Saturday, February 17, 2018
News Roundup

Israel's sudden Gaza attack was long in coming

JERUSALEM — With little notice, Israel has launched a blistering air offensive against the Gaza Strip's ruling Hamas militant group. Here's a look at why the violence erupted, the goals of the warring sides and how it may end:

Lightning strike: Israel opened its offensive with a surprise airstrike on Nov. 14 that killed the shadowy leader of Hamas' military wing. Since then, it has carried out hundreds of airstrikes in what it says is a systematic campaign to halt years of rocket attacks launched from Gaza. While Israel claims to have inflicted heavy damage, dozens of rockets have continued to fly out of Gaza each day.

Why now? Israel launched the operation in response to days of rocket attacks out of Gaza, highlighted by a rare missile strike on an Israeli military jeep that wounded four soldiers. But the operation was actually years in the making. Since a previous Israeli offensive four years ago, Hamas has restocked its arsenal with more sophisticated and powerful weapons smuggled in from Egypt through tunnels. After a lull following Israel's previous offensive, rocket fire has steadily climbed the past two years. The Israeli military says more than 700 rockets were launched into Israel this year before it launched the offensive last week. In this environment, Israeli officials have said, it was only a matter of time before a new round of fighting broke out.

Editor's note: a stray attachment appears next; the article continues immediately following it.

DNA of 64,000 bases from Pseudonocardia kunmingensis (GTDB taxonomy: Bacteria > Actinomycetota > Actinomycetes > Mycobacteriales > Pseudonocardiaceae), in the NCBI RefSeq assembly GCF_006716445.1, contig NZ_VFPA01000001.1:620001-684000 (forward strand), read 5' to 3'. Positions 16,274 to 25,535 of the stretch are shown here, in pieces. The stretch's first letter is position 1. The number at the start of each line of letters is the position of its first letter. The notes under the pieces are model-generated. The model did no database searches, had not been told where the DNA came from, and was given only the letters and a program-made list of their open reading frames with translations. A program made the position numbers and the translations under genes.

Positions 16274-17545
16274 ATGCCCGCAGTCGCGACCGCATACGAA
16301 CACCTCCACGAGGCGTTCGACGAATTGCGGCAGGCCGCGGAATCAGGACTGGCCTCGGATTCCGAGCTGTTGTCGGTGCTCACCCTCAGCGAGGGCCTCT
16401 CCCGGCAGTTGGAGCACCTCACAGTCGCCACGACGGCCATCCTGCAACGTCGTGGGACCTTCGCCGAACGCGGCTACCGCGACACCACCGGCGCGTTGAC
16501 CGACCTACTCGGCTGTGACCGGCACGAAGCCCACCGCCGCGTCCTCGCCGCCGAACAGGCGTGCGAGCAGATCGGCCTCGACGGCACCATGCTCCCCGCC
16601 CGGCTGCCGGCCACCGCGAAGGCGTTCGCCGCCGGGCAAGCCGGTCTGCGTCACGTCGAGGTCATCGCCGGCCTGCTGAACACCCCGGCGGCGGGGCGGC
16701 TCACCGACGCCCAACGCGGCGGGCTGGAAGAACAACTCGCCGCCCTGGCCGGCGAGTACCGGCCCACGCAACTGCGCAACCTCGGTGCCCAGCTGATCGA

The battlefield: Hamas seized control of Gaza, a densely populated strip of land sandwiched between southern Israel and Egypt's Sinai desert, five years ago from the rival Fatah movement of Palestinian President Mahmoud Abbas. Hamas, a militant group sworn to Israel's destruction, has developed its rocket arsenal to the point where nearly half of Israel's population is in range.

Why fire rockets? Palestinian militants, led by Hamas, say the rocket fire is a legitimate response to continued Israeli attacks. They also say they are resisting Israeli occupation of the territory. Israel withdrew from Gaza in 2005, ending a 38-year military occupation. But it has maintained a blockade of the territory in a step it says is needed to prevent arms smuggling. In the murky world of Gaza politics, the attacks also stem from internal rivalries between groups eager to prove their militant credentials. Israeli Prime Minister Benjamin Netanyahu says no country would tolerate repeated missile attacks on its civilians.

Risks for both sides: As Israel presses forward, the number of Palestinian civilian casualties is likely to rise — a scenario that could quickly turn international opinion against it. Israel's previous offensive left hundreds of civilians dead, drawing international condemnation and war crimes accusations. By continuing to fire rockets, Hamas raises the risk of tougher Israeli attacks, including a possible ground offensive. Well aware of these risks, both sides are working through mediators to arrange a cease-fire.

Terms of the deal: Israel wants a halt to the rocket attacks and an end to arms smuggling into Gaza, most likely in a deal that is guaranteed by Egypt or other international parties. Hamas wants a halt to Israeli assassinations of its leaders and a lifting of the Israeli blockade. While gaps remain wide, both sides have strong interests in a deal. Bringing quiet to Israel's embattled south will make Netanyahu a national hero, weeks before parliamentary elections. Hamas, branded a terrorist group by Israel and the West, has seen its influence grow as the Arab Spring brings Islamists to power across the region. A cease-fire, particularly an arrangement guaranteed with international partners, would cement Hamas' control of Gaza and give it more of the international recognition it covets so much.

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